Work & Health



Promoting safe work practices and structures for both workers and their families.


Work and Health looks at how to minimise the ill health and injury caused by work structures and to maximise the positive contributions of work to wellbeing and quality of life

Our Impact

The Work and Health Research Team identifies forms of work that enhance psychological and physical well-being while improving productivity and allowing organisations and communities to flourish. Most of our projects employ multiple methods. Our multidisciplinary team provide results that inform policy and practice for a range of stakeholders including employers, employees, families, trade unions and government agencies.
Our Work and Health team has four thematic projects:

  1. Work and Mental Health
    The team has a strong record in conducting and disseminating research that examines work and mental health. This includes work looking at occupations, traumatic exposure at work and work outcomes; the consequences of fatal worker injuries for surviving families, and initiatives to improve the mental health of working aged men.
  2. Work Ability and Wellbeing
    Research in this theme is primarily focused on work injury prevention, the impact of physical activity in working life on the need for recovery from work, and the promotion of workplace-based physical activity, work ability and wellbeing in the context of an increasing sedentary working population.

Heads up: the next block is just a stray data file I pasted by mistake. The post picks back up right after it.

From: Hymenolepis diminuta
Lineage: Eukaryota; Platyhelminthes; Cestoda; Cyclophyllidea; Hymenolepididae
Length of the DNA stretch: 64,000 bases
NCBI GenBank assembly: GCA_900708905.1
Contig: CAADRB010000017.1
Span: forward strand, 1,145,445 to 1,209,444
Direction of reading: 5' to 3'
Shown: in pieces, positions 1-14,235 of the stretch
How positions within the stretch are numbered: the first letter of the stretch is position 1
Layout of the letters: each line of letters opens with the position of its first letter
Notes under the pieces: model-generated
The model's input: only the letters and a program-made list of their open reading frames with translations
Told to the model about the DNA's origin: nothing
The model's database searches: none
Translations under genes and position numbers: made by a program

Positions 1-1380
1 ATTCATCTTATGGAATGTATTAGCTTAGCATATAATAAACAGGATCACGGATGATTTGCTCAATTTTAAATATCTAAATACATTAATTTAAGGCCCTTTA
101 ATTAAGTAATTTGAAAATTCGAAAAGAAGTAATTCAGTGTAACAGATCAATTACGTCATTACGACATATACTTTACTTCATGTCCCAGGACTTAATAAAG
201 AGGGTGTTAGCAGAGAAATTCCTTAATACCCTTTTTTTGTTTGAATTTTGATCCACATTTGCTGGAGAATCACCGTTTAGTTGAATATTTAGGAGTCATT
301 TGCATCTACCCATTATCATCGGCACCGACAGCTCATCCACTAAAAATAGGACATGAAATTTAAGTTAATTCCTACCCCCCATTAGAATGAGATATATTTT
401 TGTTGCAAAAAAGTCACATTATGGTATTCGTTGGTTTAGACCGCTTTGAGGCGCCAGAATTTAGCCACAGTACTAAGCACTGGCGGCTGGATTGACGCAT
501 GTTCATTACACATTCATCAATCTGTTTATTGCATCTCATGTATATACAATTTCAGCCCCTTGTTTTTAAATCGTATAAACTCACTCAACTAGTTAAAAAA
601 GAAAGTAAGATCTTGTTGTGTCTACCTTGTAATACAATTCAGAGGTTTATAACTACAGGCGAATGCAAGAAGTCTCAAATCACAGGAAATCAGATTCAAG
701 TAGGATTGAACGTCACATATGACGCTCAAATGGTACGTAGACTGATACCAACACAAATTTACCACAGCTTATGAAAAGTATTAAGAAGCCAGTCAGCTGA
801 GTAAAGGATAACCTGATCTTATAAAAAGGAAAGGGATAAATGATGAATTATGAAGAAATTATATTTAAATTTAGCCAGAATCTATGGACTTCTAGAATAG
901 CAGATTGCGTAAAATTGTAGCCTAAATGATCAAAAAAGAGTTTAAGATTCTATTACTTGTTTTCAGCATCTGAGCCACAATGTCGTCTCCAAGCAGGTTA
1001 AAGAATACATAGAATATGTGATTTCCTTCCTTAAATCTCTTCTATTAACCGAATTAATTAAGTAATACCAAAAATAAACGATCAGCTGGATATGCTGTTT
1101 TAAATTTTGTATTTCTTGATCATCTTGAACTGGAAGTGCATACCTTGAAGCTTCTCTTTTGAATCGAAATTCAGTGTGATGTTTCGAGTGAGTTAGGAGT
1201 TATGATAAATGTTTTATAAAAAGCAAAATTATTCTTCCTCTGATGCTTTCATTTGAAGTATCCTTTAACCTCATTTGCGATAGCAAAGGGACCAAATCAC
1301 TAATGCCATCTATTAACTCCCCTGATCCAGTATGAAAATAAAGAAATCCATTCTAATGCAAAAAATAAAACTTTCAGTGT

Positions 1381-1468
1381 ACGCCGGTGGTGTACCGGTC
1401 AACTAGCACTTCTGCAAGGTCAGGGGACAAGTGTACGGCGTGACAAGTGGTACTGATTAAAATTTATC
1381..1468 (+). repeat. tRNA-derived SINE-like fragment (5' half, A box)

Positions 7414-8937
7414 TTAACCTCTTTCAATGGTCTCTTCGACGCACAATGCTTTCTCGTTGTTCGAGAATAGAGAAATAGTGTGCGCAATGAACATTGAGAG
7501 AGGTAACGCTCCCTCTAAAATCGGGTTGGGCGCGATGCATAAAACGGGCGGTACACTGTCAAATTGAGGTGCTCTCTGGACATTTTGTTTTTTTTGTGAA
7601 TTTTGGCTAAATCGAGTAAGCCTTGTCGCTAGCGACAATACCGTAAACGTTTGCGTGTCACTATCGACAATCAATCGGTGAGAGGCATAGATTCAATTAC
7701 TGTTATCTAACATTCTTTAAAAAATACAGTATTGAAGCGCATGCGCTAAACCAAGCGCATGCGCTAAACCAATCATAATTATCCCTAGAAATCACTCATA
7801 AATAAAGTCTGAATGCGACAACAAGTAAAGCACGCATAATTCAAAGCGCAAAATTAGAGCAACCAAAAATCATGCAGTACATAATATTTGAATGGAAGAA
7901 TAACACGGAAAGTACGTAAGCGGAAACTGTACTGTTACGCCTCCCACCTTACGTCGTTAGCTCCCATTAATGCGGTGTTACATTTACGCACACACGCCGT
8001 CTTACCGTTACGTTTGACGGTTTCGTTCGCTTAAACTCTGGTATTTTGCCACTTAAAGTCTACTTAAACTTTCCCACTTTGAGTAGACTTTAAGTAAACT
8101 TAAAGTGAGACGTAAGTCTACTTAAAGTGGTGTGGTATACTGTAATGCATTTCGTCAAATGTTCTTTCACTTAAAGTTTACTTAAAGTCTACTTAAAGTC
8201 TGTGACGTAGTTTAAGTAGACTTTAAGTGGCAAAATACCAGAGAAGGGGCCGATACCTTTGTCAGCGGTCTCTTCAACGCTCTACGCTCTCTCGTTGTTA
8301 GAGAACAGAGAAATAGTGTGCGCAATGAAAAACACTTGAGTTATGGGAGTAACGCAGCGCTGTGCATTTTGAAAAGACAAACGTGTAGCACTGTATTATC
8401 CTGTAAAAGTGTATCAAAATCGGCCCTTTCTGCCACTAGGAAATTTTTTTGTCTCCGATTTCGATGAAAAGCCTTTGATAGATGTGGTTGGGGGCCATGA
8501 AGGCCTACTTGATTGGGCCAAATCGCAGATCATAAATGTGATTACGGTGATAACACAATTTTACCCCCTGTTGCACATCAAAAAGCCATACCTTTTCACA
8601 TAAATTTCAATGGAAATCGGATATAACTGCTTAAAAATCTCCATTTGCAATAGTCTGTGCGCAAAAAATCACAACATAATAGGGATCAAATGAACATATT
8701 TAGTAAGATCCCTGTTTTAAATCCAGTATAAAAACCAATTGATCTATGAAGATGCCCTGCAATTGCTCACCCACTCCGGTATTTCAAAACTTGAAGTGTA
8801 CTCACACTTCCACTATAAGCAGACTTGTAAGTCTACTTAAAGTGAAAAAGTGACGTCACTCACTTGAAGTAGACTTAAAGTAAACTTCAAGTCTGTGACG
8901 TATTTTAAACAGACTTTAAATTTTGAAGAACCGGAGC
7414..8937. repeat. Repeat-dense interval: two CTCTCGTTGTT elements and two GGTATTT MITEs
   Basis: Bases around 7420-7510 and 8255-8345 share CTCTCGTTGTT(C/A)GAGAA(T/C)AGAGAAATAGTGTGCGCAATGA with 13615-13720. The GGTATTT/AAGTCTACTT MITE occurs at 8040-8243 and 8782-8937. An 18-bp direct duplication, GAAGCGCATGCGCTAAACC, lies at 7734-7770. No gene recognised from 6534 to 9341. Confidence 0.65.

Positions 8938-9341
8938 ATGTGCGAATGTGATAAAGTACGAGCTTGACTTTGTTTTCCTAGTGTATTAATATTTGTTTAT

3. Precarious Employment and Flexible Work
    This research investigates the effects of precarious or flexible employment (e.g. casual, temporary, sub-contract or agency work) on health and safety. One focus is the development and testing of new measures of precariousness and of the Pressure, Disorganisation and Regulatory Failure model which is intended to explain the effects of precariousness.

Current Projects

  • The study Traumatic Deaths at Work: Improving support for Families showed that the mental health impact of a sudden fatal work injury for next of kin and families can be long lasting with clinical levels of posttraumatic stress disorder, prolonged grief disorder, and major depression reported at an average of 7 years following the death.
  • Associate Professor Lynda Matthews was recently invited as expert witness to give evidence and submit recommendations to the 2018 Senate Inquiry into the Prevention, Investigation, and Prosecution of Industrial Deaths in Australia.
  • As part of History Week 2018, Emeritus Professor Michael Quinlan, renowned expert witness and researcher on OHS and safety crimes, was hosted by the Australian Society for the Study of Labour History to present a keynote on the barriers confronting families seeking justice following safety crimes in Australia.

Our Researchers